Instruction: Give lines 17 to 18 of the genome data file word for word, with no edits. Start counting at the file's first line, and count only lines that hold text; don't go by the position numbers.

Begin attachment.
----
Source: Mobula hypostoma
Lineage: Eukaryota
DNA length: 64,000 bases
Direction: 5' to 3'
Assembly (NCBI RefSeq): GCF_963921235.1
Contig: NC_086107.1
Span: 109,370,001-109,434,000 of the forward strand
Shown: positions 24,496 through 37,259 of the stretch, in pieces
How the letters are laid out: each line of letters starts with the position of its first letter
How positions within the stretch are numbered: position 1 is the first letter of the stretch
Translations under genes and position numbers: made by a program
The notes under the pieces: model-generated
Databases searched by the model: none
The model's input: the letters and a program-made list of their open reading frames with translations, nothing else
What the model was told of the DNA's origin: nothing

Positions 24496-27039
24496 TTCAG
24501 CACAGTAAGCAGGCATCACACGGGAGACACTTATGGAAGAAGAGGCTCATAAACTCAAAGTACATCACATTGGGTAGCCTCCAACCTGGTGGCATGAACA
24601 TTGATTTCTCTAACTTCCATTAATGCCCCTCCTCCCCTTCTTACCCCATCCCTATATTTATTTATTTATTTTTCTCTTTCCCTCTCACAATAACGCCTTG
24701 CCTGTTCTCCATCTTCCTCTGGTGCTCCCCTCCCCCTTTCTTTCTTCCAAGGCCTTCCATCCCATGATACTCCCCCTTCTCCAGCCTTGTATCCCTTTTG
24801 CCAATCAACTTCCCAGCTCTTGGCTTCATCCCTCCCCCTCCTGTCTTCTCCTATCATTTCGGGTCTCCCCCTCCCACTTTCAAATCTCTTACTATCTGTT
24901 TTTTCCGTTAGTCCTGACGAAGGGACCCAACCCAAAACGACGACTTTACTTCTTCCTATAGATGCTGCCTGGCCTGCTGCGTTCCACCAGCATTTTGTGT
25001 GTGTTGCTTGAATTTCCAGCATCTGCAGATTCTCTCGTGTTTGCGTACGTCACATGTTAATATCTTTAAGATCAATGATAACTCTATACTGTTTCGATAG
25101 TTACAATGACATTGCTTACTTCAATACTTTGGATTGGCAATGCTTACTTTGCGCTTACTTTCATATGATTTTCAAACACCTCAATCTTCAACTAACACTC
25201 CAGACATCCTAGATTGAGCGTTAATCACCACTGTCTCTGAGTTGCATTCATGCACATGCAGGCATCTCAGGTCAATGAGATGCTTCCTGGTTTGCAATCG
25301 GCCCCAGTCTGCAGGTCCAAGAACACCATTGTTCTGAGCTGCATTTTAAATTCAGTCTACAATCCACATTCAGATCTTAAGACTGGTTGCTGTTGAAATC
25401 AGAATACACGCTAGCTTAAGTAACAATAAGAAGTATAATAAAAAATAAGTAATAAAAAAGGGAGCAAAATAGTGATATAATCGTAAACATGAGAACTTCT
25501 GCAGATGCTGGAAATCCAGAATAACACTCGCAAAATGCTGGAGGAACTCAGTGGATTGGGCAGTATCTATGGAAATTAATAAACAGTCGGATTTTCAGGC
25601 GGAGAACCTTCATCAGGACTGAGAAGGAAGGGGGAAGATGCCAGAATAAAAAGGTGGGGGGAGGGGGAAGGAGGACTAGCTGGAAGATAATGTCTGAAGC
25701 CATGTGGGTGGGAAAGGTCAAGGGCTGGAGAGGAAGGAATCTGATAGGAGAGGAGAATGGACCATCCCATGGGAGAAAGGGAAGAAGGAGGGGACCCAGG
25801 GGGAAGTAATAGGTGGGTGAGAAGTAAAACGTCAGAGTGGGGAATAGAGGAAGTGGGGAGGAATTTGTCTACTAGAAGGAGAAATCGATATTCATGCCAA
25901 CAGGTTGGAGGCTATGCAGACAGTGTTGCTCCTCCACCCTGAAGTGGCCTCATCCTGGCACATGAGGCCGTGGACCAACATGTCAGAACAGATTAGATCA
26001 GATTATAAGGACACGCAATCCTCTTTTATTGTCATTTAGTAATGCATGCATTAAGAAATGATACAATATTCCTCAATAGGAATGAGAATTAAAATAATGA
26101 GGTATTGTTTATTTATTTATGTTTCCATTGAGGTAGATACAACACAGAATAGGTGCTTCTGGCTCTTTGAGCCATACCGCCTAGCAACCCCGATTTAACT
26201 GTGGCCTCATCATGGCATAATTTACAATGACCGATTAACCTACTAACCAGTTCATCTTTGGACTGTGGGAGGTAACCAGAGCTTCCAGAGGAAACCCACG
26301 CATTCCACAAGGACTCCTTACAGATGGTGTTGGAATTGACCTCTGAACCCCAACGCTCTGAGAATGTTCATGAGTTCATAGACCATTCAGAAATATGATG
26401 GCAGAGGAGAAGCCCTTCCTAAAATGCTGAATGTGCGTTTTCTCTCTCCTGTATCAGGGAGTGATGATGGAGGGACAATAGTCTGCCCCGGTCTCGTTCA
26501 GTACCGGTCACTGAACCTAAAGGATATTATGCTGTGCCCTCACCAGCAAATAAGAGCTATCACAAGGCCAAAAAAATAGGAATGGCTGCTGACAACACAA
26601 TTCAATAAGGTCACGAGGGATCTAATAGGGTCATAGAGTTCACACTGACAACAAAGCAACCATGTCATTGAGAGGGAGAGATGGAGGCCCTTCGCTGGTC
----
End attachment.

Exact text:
24496 TTCAG
24501 CACAGTAAGCAGGCATCACACGGGAGACACTTATGGAAGAAGAGGCTCATAAACTCAAAGTACATCACATTGGGTAGCCTCCAACCTGGTGGCATGAACA